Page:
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Supreme Court Rejects “Independent State Legislature” Theory

As reported in The New York Times, The Washington Post and other leading media outlets, the U.S. Supreme Court issued a 6-3 decision in favor of the respondents in Moore v. Harper, squarely rejecting the so-called independent state legislature theory. Paul, Weiss, in coordination with the Brennan Center’s Democracy Program, filed an amicus brief on behalf of a group of leading historians of the Founding era in support of the respondents.

The “independent state legislature” theory holds that the U.S. Constitution’s Elections Clause (Art. I, § 4, cl. 1) vests state legislatures with exclusive authority to regulate the time, place and manner of federal elections, including the designation of congressional districts, independent of state constitutional restrictions, the rulings of state courts applying state law, and other state government actors. Writing for the Court, Chief Justice Roberts held that the Elections Clause does not vest exclusive and independent authority in state legislatures to set the rules regarding federal elections and, therefore, did not bar the North Carolina Supreme Court from overturning the legislature’s congressional districting plans under the state constitution. Chief Justice Roberts echoed the arguments advanced by our clients, concluding that “historical practice confirms that state legislatures remain bound by state constitutional restraints when exercising authority under the Elections Clause.” At oral argument, Don Verrilli, the former U.S. Solicitor General who represented one of the respondents, mentioned our clients’ brief as the best historical source of James Madison’s explanation of the Elections Clause.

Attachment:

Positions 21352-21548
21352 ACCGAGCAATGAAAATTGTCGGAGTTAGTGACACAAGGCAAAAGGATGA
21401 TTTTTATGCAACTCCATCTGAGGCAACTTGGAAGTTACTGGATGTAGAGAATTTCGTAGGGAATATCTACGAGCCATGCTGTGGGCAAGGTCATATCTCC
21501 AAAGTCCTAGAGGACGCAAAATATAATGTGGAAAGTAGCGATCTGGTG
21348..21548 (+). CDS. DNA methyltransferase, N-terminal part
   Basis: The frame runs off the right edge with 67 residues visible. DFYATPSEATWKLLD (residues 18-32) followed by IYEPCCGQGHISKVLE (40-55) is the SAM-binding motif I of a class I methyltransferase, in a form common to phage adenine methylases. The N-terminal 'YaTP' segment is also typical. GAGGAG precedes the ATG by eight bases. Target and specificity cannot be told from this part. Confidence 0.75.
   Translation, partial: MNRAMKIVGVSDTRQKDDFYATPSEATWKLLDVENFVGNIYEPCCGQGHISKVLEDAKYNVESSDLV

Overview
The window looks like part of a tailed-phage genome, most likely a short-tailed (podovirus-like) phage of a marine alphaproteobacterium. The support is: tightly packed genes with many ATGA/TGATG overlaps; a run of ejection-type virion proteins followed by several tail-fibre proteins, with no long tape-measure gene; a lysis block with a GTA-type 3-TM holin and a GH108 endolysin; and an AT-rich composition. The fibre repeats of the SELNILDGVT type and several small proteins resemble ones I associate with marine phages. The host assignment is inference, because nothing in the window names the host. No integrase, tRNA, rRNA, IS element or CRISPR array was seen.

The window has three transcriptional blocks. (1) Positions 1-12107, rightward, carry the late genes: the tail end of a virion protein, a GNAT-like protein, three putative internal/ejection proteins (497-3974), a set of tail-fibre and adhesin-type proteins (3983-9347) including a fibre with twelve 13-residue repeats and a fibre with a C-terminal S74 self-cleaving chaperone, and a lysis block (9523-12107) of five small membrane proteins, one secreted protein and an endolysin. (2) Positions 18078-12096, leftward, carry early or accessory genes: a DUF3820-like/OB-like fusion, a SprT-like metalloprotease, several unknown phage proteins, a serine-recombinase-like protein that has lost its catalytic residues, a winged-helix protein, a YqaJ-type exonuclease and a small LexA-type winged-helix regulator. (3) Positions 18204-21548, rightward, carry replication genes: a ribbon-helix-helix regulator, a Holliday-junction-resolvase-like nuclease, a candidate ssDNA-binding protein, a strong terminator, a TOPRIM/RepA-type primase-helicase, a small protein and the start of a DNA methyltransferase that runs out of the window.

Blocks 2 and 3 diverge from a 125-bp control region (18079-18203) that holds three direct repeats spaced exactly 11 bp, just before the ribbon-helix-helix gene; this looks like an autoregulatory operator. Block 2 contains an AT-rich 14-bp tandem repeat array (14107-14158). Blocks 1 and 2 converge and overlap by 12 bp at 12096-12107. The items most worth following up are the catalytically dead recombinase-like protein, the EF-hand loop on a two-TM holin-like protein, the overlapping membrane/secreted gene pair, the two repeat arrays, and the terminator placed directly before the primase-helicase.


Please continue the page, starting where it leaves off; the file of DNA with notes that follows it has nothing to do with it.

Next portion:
The Paul, Weiss team included litigation partner Robert Atkins, of counsel Walter Rieman, counsel Jonathan Hurwitz and associates David Cole, Jake Struebing, Arielle McTootle, Neil Chitrao and Jennifer Kim.

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